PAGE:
Osteoarthritis and Paget’s Disease
Osteoarthritis is a common condition, even in people without Paget’s disease. There is evidence that people with Paget’s disease are more prone to develop osteoarthritis in joints adjacent to bones that are affected by Paget’s and the most commonly affected sites are the hip and knee. Paget’s disease is thought to predispose to osteoarthritis for two main reasons. The first is whether there is deformity of the bone. This can place abnormal stresses on the joints nearby. An example would be if a tibia becomes bowed, this can cause shortening of the leg, which can predispose to arthritis of the knee or ankle. The second reason is that the bone in Paget’s disease is denser than normal. If there is increased density of the bone next to a joint, it results in abnormal strain being put on the cartilage (lining of the joint), causing the surface of the joint to become worn.
What can help pain from osteoarthritis?
- Make sure you are not carrying too much weight. If you are overweight, losing weight can help reduce the pain of osteoarthritis a great deal, especially when the knees and hips are affected.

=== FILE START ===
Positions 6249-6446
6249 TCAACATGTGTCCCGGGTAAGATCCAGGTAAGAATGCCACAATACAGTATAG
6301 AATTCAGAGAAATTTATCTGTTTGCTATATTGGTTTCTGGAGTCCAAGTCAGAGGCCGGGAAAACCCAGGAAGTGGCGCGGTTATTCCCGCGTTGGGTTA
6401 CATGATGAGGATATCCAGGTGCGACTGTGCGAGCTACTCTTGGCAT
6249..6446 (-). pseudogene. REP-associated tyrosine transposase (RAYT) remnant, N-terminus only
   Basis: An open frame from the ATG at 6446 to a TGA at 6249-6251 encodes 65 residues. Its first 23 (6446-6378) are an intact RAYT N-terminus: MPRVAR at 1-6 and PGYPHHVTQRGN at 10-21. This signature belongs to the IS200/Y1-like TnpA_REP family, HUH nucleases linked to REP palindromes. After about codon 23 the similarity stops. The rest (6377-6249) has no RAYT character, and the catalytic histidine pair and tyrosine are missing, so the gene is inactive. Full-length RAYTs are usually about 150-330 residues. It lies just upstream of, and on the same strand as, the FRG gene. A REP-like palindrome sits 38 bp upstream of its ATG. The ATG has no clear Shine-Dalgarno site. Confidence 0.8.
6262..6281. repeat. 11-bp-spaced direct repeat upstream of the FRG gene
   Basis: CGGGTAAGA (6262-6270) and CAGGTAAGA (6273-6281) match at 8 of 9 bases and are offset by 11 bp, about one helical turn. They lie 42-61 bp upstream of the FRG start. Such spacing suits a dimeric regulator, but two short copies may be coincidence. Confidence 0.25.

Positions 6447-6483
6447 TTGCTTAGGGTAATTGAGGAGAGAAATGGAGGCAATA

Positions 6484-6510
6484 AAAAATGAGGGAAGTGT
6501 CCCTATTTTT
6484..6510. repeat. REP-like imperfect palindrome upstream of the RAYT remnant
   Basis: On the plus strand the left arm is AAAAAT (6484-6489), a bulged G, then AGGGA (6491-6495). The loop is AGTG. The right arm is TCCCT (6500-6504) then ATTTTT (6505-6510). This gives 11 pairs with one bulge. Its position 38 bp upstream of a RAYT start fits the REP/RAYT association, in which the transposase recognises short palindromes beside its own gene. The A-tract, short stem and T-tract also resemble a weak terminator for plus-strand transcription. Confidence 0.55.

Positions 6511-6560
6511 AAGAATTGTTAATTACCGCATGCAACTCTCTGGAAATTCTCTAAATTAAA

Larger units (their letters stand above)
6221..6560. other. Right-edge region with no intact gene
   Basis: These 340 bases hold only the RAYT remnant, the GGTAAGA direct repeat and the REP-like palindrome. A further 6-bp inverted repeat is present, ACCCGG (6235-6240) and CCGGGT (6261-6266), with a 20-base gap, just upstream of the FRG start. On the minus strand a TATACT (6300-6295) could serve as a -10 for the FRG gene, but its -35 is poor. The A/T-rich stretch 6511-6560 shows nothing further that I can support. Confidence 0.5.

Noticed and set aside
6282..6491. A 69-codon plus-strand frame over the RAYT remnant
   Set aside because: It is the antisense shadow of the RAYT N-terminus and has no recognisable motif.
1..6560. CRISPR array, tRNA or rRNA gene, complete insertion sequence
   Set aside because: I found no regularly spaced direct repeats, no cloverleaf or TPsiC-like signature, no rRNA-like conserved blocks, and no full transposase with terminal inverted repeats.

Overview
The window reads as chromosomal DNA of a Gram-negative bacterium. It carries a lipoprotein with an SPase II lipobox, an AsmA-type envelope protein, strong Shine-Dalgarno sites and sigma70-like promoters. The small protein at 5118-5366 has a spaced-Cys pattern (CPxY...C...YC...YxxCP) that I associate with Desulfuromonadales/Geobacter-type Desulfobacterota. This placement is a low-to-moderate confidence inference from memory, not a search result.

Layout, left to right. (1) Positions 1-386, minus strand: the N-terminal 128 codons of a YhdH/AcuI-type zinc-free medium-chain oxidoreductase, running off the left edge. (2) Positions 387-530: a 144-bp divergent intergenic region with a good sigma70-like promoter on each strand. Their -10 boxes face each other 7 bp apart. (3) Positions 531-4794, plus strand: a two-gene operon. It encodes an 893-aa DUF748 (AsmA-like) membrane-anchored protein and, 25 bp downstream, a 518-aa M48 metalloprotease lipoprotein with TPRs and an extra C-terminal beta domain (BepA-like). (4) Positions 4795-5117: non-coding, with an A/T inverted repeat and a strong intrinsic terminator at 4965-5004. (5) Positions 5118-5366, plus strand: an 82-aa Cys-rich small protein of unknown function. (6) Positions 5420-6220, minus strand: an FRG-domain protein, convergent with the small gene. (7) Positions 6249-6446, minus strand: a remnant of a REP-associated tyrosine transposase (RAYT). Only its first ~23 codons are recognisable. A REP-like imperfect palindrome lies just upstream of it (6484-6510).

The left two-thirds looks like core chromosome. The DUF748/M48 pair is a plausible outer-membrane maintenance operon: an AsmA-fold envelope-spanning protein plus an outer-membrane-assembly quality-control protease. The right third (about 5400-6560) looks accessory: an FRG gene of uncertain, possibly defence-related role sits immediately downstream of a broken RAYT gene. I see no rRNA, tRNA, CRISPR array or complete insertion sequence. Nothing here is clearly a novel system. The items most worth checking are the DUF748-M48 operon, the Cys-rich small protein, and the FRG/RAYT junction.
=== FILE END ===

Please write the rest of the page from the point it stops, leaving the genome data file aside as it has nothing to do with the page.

- Muscle strengthening exercises can help reduce pain associated with osteoarthritis of the knees.
- Anti-inflammatory creams and gels, which are rubbed into the affected area can help ease the pain of osteoarthritis.
- When required, painkillers such as paracetamol may help, or, if this doesn’t work, anti-inflammatory tablets, like ibuprofen, can be tried.
- If osteoarthritis becomes severe, particularly in your knees and hips, joint replacement surgery may be required. The most common reason for having a joint replacement is if the joint pain has not responded adequately to the measures listed above and it is having a negative impact on your quality of life. The results of joint replacement surgery for osteoarthritis in Paget’s disease are excellent.